soon at Boyd
's, where a dilapidated wharf served as a landing; not an army transport was to be seen, for they had either run into the wrong estuary, grounded, or come to anchor in consequence of the thick weather.
As the naval vessels approached, loud ‘holloas’ came from a picket of the Third South Carolina Cavalry through the misty atmosphere; and their fires were seen burning in front of some huts.
Soon uncultivated fields, stock grazing, and fine woodland about a plantation house were discovered as the fog lifted.
From the landing a tortuous wagon-road led to Grahamville
,—a village some eight or ten miles distant, near the Charleston and Savannah Railroad.
Only a squadron of the Third South Carolina Cavalry and one field-piece were in the vicinity at this time.
had selected this line of advance instead of the fortified roads leading to Coosawhatchie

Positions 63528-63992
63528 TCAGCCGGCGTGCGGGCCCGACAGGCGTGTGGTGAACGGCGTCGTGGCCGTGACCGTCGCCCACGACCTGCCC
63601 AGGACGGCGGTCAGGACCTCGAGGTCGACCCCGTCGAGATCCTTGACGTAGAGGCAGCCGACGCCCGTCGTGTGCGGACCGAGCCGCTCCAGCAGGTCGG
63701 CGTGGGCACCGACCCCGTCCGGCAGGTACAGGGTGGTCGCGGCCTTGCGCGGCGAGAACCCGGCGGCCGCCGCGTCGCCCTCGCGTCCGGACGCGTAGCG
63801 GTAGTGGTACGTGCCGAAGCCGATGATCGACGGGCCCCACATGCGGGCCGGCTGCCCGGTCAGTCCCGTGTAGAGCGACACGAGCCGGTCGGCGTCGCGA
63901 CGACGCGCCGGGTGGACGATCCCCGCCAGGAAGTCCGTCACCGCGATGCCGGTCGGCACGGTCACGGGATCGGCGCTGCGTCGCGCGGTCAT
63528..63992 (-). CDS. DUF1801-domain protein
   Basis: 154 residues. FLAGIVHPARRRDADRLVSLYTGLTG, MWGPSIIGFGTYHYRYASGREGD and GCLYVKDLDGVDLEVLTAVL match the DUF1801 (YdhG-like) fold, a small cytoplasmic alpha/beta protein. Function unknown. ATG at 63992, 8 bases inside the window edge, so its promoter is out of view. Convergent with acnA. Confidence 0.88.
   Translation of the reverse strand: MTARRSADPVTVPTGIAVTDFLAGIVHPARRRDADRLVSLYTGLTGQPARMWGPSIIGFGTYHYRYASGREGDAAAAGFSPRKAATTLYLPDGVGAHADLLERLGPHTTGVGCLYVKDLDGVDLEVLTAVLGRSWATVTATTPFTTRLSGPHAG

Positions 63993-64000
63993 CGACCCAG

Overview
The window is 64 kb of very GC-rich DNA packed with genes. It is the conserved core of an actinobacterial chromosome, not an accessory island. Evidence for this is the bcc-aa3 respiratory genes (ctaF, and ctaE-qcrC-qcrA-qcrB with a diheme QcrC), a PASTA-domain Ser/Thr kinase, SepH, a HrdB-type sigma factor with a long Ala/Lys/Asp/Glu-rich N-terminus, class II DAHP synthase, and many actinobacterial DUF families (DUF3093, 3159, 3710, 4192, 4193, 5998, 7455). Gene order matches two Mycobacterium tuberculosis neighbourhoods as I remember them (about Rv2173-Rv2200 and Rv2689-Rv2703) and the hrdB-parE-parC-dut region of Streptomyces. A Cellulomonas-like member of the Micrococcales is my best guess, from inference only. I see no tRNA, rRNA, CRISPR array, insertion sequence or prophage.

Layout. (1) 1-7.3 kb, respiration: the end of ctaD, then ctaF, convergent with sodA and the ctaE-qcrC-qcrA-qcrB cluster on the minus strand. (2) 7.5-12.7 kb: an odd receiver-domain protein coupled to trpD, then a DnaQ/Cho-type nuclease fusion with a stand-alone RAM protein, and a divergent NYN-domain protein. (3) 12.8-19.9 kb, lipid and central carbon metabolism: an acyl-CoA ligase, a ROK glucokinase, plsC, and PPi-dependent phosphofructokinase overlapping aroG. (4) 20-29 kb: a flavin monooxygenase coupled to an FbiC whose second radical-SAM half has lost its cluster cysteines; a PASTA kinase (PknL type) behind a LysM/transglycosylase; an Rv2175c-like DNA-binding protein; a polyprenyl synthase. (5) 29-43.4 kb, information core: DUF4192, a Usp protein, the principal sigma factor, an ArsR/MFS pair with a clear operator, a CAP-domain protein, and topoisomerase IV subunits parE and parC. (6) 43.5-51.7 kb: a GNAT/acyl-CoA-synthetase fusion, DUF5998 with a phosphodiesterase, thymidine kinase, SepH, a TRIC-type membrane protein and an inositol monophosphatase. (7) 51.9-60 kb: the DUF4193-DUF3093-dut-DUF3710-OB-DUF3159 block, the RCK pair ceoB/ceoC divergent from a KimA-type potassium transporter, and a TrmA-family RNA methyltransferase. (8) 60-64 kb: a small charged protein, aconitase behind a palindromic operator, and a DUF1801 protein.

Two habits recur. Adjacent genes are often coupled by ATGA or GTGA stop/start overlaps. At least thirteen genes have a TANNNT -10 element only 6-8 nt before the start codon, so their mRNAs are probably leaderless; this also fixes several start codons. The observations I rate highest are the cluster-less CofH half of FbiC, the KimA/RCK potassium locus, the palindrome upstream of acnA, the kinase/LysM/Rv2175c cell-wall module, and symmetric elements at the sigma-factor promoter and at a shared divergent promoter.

's flagboat, the ‘Fraser
,’ flying a blue pennant with a single star, on which were Companies G and H, was the first army vessel to arrive.
The Fifty-fourth men, headed by Lieutenant-Colonel Hooper
, sprang ashore eagerly, and were the first troops to land.
A skirmish line was formed, and advanced without opposition, though several of the enemy's cavalrymen were seen along the edge of the stream.
Moving about half a mile, the companies were then halted and disposed to watch the enemy and resist attack.
The Naval Brigade landed and advanced to the first cross-road, pushing a small force farther to the right, which met a few of the enemy.
It then moved to a second cross-road and halted.
The Thirty-second United States Colored Troops, one of the first regiments to arrive, was sent to support the blue jackets.